If you live in warmer climates and are looking for a beautiful fall-flowering bulb, then Amaryllis is the perfect choice for you!
Amaryllis flowers are known for their stunning beauty, and you can grow them yourself with a few simple steps. Their funnel-shaped flowers grow on tall stems and range in color from pale pink and magenta to pure white.
These flowers combine ideally with the large, strap-like leaves, making your garden or indoor space more vibrant and lively. Besides their aesthetics, these fall-flowering bulbs are also known for their relatively easy plant care.
In this article, we are going to share some tips on how to grow Amaryllis, and also how to trigger blooming.
Amaryllis Plant Care
There’s really not that much fuss with Amaryllis plant care. Simple well-draining soil and some watering and sun will keep these bulbs happy and healthy.
Nonetheless, we will go into more detail and try to figure out how to make the best growing conditions for this unusual plant!
Well-draining soil is a must for this pink perennial flower. Use a mix of potting soil, perlite, and sand for potted plants, or make sure that your garden soil has good drainage. The pH levels of the soil should be between 6.0 to 6.8.
I would suggest you add some well-decomposed compost to make the soil more fertile. If you need more information about adding compost to the soil, check out this article: Figure Out The Ideal Amount Of Compost You Should Add To The Soil
These types of plants prefer slightly moist but not waterlogged soil. Wait until the top 2 inches of the soil is dry and then water thoroughly, allowing excess water to drain away. Potted plants should be grown in pots with drainage holes in the bottom.
You should avoid getting the top of the bulbs wet. Also reduce watering when the plant is not actively growing.
Apply a controlled-release organic fertilizer made specifically for flowering plants. Do so in the fall, right after flowering and before the leaves have started growing. You can also add diluted fertilizer every 2 to 4 weeks during the growing season.
Amaryllis grow best in bright, direct sunlight. However, these bulbs can also grow just fine in partial sun. So, when planting Amaryllis, choose a sunny spot with well-draining soil.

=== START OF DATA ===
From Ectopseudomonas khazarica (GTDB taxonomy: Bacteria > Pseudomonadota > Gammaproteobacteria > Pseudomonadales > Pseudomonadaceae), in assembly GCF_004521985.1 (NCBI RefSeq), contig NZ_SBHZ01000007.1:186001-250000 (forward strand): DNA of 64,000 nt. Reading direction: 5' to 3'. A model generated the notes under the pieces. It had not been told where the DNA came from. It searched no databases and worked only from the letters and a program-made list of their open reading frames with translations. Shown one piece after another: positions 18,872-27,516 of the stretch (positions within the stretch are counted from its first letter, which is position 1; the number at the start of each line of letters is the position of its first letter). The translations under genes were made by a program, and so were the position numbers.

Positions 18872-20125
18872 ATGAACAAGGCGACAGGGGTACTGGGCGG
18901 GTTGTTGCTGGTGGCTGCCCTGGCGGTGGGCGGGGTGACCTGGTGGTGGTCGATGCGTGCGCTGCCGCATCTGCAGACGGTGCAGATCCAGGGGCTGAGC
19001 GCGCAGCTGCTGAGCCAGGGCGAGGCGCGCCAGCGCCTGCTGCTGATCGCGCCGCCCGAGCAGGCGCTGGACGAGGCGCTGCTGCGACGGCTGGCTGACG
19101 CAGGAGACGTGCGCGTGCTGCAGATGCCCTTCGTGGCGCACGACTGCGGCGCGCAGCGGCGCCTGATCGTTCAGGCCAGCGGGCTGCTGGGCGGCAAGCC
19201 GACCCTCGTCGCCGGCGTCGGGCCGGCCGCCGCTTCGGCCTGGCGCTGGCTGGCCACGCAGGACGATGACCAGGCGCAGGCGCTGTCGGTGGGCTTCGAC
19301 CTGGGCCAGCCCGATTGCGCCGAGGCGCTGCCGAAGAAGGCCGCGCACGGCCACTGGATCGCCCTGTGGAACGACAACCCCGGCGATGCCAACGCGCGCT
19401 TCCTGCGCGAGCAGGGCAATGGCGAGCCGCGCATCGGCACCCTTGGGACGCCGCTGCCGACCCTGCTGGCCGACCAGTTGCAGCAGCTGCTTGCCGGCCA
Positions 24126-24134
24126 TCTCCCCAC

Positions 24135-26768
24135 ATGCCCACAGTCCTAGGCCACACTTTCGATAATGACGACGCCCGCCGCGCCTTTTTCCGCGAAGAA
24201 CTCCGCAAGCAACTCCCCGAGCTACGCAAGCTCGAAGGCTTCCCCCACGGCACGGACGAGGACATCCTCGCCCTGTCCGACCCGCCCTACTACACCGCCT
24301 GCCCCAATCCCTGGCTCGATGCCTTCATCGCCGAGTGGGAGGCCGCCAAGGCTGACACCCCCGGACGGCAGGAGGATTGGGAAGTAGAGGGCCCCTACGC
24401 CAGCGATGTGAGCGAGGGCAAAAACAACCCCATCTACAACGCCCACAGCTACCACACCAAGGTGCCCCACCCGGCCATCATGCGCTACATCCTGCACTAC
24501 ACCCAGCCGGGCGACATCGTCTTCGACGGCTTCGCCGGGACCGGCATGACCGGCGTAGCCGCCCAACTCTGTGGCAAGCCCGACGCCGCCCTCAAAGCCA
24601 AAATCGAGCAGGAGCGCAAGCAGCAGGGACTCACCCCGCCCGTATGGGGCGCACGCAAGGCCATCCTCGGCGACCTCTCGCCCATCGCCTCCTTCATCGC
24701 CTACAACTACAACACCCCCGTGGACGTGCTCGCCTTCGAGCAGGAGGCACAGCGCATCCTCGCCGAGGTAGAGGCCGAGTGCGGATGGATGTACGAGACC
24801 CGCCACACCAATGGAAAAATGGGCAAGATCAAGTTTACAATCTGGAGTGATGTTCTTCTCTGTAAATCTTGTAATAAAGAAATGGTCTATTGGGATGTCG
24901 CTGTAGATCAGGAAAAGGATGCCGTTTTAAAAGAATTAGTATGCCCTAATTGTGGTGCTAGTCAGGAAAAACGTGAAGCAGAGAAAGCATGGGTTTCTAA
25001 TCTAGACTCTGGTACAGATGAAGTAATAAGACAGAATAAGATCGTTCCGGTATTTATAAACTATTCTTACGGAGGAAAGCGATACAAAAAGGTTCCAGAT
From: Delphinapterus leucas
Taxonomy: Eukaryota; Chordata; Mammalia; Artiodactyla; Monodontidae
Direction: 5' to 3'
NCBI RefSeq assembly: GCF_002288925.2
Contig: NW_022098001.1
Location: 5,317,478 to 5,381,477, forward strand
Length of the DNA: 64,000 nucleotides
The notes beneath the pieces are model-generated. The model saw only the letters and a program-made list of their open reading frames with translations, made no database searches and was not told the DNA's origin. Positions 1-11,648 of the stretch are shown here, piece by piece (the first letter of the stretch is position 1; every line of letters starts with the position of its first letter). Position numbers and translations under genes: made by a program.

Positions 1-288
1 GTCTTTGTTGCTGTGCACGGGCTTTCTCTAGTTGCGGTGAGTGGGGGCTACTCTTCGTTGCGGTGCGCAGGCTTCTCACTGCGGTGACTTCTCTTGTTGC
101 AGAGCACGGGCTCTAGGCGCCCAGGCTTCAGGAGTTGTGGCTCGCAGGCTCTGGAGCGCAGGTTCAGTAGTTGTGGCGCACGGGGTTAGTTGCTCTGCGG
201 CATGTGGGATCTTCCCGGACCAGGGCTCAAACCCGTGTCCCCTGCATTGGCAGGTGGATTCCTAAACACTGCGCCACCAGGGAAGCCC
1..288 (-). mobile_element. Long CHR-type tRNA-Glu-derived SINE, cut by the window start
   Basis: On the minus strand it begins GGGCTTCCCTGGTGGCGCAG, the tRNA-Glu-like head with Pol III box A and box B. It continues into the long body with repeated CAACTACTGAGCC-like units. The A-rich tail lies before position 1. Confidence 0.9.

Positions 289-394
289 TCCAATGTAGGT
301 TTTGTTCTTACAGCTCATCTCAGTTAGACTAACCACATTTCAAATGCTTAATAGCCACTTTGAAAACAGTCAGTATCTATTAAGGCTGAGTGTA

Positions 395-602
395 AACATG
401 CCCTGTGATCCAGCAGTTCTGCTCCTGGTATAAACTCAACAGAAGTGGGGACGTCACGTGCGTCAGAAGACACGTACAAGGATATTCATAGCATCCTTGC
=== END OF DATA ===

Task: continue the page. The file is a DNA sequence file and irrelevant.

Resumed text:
If you are growing them indoors, put them near a sunny window. As the flower stalks begin to emerge, more direct sunlight can be beneficial.
If you want to preserve bulbs for the next season, then you should remove flower heads and stems right after blooming. Get rid of dead or damaged leaves in the late spring.
You can use cut flower stems for flower arrangements or as a decoration indoors.
Amaryllis can be propagated by dividing in late spring or early summer, right after the leaves have completely died. Wait until the plant has been growing for several years, then carefully separate the smaller bulbs from the larger ones – just make sure that the roots are attached.
Replant them, and they should grow into new plants in no time!
Pests & Diseases
Although Amaryllis is not susceptible to pests and diseases, there are still some pesky critters that can damage this wonderful flowering plant.
For instance, snails and slugs like munching on those large leaves – these can be treated with iron chelate-based snail pellets, or you can find another helpful way to get rid of snails.
Less common pests are aphids, mealybugs, and spider and bulb mites, but that doesn’t mean that you shouldn’t be on the lookout for them!
If you notice any signs of pest infestation, treat them with neem oil or insecticidal soil.
Bulb rot can also occur if the soil is too wet, but this issue can be easily prevented by ensuring good drainage. Proper air circulation and adequate watering can prevent fungal diseases like red blotch. Treat fungal diseases with neem oil or copper-based fungicide.
How To Trigger Blooming
Amaryllis is an indoor plant that can flower all year, that is, if you learn how to trigger blooming during the winter season!
These plants usually bloom from March to June, but there are a few tricks you can employ to trigger blooming during the winter season. So, what you should do is let Amaryllis bulbs go dormant for about 10 to 12 weeks.
They must rest before entering the flowering stage again, and you must stop watering and fertilizing them during this time. All you have to do is put them in dry, dark, and cool places (such as the basement or garage).
The ideal temperature for this period is between 50 to 60 degrees Fahrenheit. Wait until the leaves are dry and brown to cut your plant entirely, but leave the top one or two inches of the bulb.
Once you’ve done all that, you can simply forget all about your Amaryllis.
After a certain amount of time has passed, it’s time to wake your sleeping beauty from its resting stage. Simply remove your Amaryllis from its dark place and put it in fresh potting soil. Then, place the bulb back in a sunny location with temperatures between 60 and 65 degrees.
Make sure to give your Amaryllis plenty of water and wait for the new leaves to appear. Start with the regular watering and fertilizing schedule and provide consistent moisture (but don’t overdo it!).
New flowers should appear soon enough, bringing life and joy into your living space.
Also read: 10 Best Spring Bulbs To Plant In Fall